Clovis businesses start to reopen as city council paves path for no enforcement of state order

CLOVIS, Calif. (KFSN) -- Businesses started to reopen in Clovis Tuesday after a city council vote eliminated the city's emergency orders.

Customers trickled back into Jackson Jewelry in Old Town Clovis. For more than six weeks, "stay at home" orders kept the doors closed.

"It killed us," said owner Bruce Jackson. "It killed us. It wasn't good for us. We really needed to go back to work."

Jackson got a little help from banks, but he took a deep dip into his life savings to keep the business afloat until he heard what he needed to hear Monday night.

The Clovis City Council not only rescinded its emergency orders, it directed police to focus on crime instead of the state orders.

Only council member Lynne Ashbeck, who works at Valley Children's Hospital, opposed it.
The vote confused some business owners, but others heard it as the city saying they can reopen without worrying about consequences.

"We can't give them permission to violate the governor's order," said Mayor Drew Bessinger. "That being said, if they chose to, and they did it in a responsible manner, that would be something that if they were to be cited at some point, they could go before a judge and at least make a good case."

Council member Bob Whalen told Action News the governor's order is "constitutionally suspect" and enforcement will be left to the state and county, agencies like CHP which he acknowledged play little role in enforcement in Clovis.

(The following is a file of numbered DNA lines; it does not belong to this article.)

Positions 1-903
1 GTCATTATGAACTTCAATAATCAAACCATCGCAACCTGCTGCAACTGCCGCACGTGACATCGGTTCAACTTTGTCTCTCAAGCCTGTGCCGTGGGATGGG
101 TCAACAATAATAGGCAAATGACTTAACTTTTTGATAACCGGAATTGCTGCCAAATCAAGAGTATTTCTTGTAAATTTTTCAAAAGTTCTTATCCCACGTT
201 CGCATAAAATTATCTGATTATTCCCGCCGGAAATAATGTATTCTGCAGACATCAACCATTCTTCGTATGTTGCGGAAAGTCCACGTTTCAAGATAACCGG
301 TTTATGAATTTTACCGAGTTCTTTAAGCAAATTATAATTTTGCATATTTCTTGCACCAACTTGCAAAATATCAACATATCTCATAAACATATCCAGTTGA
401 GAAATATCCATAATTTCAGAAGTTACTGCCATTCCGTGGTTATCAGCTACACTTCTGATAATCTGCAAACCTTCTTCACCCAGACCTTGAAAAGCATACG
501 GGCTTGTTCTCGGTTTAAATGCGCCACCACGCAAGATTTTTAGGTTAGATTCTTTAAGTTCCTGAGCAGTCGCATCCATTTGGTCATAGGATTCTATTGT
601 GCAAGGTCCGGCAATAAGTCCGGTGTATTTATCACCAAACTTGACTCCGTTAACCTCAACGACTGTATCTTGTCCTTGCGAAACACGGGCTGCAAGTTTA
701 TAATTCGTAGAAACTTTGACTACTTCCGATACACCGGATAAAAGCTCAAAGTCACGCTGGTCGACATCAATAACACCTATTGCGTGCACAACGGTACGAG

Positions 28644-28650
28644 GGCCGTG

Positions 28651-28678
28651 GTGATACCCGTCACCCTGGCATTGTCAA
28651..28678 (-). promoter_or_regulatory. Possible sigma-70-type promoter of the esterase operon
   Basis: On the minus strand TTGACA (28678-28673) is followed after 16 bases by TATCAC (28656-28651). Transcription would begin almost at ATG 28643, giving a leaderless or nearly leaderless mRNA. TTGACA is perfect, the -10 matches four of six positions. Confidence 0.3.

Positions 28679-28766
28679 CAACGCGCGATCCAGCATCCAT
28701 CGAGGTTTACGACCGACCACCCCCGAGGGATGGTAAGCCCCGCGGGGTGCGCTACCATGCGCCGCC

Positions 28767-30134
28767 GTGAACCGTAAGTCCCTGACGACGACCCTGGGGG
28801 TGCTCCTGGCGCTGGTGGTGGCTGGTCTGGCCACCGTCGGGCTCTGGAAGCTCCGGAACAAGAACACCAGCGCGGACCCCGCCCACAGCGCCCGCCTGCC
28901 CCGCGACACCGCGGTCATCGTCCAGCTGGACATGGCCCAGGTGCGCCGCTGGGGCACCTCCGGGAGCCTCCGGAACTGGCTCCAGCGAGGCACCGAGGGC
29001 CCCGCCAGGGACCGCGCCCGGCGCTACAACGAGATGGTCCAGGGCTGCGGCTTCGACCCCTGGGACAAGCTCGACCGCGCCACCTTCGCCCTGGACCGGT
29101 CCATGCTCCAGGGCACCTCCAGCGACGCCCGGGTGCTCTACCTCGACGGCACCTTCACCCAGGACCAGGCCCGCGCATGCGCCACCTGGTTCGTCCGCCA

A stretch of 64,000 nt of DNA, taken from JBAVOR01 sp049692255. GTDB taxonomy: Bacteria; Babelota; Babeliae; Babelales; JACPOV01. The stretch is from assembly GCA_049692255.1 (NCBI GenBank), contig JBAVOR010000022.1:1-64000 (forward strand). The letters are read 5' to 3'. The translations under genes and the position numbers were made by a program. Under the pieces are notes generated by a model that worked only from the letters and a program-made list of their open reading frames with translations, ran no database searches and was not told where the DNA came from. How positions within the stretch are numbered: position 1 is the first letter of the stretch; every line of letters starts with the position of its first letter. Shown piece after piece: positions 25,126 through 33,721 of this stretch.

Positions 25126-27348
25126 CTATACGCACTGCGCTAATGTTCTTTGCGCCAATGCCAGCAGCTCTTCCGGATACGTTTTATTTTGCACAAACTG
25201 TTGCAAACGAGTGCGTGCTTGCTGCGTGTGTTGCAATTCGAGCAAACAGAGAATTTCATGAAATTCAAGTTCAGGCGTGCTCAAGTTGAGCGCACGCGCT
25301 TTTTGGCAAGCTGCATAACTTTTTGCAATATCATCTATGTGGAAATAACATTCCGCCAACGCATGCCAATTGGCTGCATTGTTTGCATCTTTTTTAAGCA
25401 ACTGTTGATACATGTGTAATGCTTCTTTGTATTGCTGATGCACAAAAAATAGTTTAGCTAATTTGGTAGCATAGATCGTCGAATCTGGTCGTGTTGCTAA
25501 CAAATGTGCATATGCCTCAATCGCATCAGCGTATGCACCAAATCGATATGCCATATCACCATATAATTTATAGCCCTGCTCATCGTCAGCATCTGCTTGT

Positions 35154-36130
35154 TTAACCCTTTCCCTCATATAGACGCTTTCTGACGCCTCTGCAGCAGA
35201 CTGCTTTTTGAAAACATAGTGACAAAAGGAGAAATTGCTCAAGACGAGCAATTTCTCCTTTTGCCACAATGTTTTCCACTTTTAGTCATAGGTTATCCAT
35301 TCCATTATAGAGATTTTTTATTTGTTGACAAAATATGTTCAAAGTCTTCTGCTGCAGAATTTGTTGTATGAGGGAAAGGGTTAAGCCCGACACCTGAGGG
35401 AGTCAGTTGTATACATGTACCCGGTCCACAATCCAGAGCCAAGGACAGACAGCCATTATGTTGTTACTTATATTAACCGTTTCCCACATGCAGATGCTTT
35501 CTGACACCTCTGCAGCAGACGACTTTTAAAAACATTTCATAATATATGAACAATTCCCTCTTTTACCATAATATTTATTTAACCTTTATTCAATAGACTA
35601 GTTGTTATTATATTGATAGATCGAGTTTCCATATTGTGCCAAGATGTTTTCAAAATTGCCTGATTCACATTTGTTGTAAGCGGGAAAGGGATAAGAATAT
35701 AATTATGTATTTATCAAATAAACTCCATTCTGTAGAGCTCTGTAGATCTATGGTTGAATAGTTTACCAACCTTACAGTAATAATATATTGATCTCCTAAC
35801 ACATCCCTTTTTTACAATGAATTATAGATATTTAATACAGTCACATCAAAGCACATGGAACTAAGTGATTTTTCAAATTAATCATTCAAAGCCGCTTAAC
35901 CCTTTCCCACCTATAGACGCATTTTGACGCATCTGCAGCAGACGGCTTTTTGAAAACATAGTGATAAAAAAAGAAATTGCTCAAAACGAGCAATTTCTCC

He says Clovis police will only intervene for "egregious" violations the state and county refuse to enforce.

"Our officers have a lot to do and chasing minor issues isn't really going to be one of our priorities," said Mayor Bessinger.

The mayor said the numbers don't justify keeping a lid on the economy any longer.

"The health emergency is over," he said. "Now we have to deal with the fiscal emergency. And the only way to deal with that is to our people back to work."

The city lost out on the rodeo and Big Hat Days and has watched its sales tax and hotel occupancy tax revenue plummet.

Bessinger says he's talked to business owners who are weeks away from going under. He says you have to look at them as victims too.

Jackson, the Old Town jeweler, is masking up, keeping his social distance, offering extra hand sanitzer, and trying to make sure the damage is temporary.

"Hoping everything is gonna work," he said. "If somebody comes in and says we have to shut down, we will shut down. But other than that, we're going to try to survive."
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